Update: 8/26/08 – I received a follow up email to further clarify what they’d told me and you can see those updates highlighted in the bullet points below. It ends up that this will be discussed at tonight’s Board of Ed meeting.
Last week I wrote about learning that in some of my son’s middle school classes they don’t have textbooks for everyone, rather they have textbooks in the classroom, "classroom sets", and if students need to access them for homework they can do so online. As I wrote in my post this troubled me, so I emailed the powers that be in the school system and heard back from them late last week. Before I go on I’d like to say that they replied during what has to be a very busy time for them, it being the week before school starts and all. They told me they’re going to dig into the details and send them to me, but in the meantime they gave me the rough version:
- Not enough funding from the state for textbooks for everyone
- They chipped in local funds but it still wasn’t enough
- They had to choose between using old textbooks for everyone or buying new textbooks, using classroom sets augmented by online access for some –Update 8/26/08– I received a follow up email that corrected this (I reported correctly, it was a miscommunication on their end): "we apparently still have the option to return to last year’s textbooks and use them one more year."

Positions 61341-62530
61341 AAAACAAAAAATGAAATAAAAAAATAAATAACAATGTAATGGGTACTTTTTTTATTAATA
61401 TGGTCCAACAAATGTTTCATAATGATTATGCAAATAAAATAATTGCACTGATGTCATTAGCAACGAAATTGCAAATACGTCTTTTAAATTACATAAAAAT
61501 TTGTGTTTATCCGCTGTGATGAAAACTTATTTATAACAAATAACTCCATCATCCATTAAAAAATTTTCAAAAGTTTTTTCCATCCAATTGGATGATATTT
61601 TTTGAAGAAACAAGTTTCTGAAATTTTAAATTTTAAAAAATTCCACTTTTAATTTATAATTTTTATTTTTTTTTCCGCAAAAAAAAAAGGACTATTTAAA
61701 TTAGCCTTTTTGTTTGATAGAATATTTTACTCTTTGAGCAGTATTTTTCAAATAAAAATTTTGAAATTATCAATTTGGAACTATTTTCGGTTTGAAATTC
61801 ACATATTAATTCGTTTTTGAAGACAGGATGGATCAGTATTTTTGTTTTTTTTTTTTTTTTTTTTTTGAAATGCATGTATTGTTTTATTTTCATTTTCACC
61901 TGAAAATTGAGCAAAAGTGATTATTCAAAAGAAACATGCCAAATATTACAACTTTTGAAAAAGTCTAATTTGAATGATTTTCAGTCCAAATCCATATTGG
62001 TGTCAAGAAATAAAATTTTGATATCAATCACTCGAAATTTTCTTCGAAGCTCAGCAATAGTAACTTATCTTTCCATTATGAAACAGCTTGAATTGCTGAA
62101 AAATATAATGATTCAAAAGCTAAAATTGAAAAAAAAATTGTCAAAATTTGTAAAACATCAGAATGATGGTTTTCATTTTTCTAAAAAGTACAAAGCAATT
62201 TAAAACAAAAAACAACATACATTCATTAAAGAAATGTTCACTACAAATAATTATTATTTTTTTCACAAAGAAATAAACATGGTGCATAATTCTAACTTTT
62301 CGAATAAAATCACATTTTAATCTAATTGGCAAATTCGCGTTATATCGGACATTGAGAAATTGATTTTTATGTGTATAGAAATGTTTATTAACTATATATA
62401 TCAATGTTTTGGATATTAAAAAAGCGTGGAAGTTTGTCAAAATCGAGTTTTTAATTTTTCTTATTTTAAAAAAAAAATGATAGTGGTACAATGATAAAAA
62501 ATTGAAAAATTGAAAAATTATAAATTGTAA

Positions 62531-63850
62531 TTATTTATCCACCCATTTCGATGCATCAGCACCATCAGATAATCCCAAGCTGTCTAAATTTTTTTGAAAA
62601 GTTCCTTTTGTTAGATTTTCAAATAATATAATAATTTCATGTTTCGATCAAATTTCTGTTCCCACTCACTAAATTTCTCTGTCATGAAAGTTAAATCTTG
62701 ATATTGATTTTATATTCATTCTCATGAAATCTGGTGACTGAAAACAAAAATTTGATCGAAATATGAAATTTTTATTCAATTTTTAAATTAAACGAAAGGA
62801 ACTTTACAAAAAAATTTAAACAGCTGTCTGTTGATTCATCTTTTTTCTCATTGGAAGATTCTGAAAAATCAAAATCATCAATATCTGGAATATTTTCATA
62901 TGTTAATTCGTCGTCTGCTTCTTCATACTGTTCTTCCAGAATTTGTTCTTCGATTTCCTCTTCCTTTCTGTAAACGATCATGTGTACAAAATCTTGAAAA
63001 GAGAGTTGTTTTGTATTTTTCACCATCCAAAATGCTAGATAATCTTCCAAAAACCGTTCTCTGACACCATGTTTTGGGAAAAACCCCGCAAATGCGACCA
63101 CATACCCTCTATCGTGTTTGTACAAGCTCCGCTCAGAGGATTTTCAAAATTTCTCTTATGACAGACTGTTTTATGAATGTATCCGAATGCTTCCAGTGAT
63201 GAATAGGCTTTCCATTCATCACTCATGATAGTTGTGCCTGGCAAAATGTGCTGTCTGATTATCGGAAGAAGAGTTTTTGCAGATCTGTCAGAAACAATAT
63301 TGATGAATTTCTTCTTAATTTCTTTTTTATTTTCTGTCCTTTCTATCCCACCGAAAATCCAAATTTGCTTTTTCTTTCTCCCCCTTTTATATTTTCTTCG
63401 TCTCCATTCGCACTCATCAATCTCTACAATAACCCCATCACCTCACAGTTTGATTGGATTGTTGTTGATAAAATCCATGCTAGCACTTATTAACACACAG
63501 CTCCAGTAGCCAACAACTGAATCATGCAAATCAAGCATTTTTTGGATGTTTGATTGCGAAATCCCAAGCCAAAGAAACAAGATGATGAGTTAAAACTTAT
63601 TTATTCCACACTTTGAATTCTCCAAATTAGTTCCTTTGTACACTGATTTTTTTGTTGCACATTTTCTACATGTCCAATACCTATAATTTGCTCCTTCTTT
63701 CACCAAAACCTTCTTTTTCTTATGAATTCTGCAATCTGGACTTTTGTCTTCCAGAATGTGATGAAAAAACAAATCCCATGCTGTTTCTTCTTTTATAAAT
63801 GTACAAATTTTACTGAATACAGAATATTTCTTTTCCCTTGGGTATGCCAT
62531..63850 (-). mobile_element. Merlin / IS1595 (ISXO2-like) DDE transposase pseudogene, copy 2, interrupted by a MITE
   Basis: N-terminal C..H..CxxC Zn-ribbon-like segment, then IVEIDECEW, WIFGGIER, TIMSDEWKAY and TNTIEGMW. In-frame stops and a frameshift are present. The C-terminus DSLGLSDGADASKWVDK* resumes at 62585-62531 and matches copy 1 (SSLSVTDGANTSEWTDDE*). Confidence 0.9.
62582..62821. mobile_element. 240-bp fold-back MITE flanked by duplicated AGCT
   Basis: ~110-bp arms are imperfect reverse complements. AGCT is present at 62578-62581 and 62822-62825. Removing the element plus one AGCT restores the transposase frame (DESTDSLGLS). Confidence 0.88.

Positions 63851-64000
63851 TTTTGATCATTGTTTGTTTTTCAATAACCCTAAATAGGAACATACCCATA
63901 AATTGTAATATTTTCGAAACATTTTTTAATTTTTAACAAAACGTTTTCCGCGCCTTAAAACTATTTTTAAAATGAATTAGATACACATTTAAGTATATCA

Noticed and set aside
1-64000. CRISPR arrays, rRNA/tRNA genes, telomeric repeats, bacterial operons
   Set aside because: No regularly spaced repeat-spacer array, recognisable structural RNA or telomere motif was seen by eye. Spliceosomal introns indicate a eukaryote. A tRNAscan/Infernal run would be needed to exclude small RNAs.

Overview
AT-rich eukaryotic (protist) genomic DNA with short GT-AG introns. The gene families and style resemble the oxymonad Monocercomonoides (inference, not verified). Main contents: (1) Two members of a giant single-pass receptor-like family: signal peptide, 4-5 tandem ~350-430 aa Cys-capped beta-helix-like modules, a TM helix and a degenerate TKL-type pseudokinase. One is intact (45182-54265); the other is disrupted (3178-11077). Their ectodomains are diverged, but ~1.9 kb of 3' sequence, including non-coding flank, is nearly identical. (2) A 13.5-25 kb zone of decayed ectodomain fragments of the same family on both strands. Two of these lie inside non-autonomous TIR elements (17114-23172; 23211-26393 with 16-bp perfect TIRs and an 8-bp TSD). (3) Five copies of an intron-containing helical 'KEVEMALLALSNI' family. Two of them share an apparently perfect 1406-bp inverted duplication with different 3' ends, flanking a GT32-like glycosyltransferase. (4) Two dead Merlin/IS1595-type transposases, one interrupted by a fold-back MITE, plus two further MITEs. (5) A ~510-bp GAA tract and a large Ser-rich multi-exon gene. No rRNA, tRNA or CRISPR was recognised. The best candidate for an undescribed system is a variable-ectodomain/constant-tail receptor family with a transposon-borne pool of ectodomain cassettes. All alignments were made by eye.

- Textbook purchasing is system wide so this isn’t peculiar to Meadowlark
- Some middle school classes have classroom sets, and then arrangements with the publishers to access the text online — Update 8/26/08 — I received a follow up email that corrected this (I reported correctly, it was a miscommunication on their end): "we have a CD of the book for every book that we purchased, but a sales rep told our folks that the on-line version could be purchased for a fairly small fee."
- Students are able to check books out overnight if they need to
- Those students without at-home internet can use any of the over 40 Winston Net stations located in libraries, rec centers and churches throughout Forsyth County
They also said that they will review this policy at the end of the school year and if it caused problems they’ll determine what changes need to be made.
Like I said this is just the rough version and I’ll wait and see what the specifics turn out to be, but I’d say that in general it’s a good explanation. Those who don’t like this particular prioritization might want to speak up at future board of education meetings. I’ll let you know as soon as I get the details.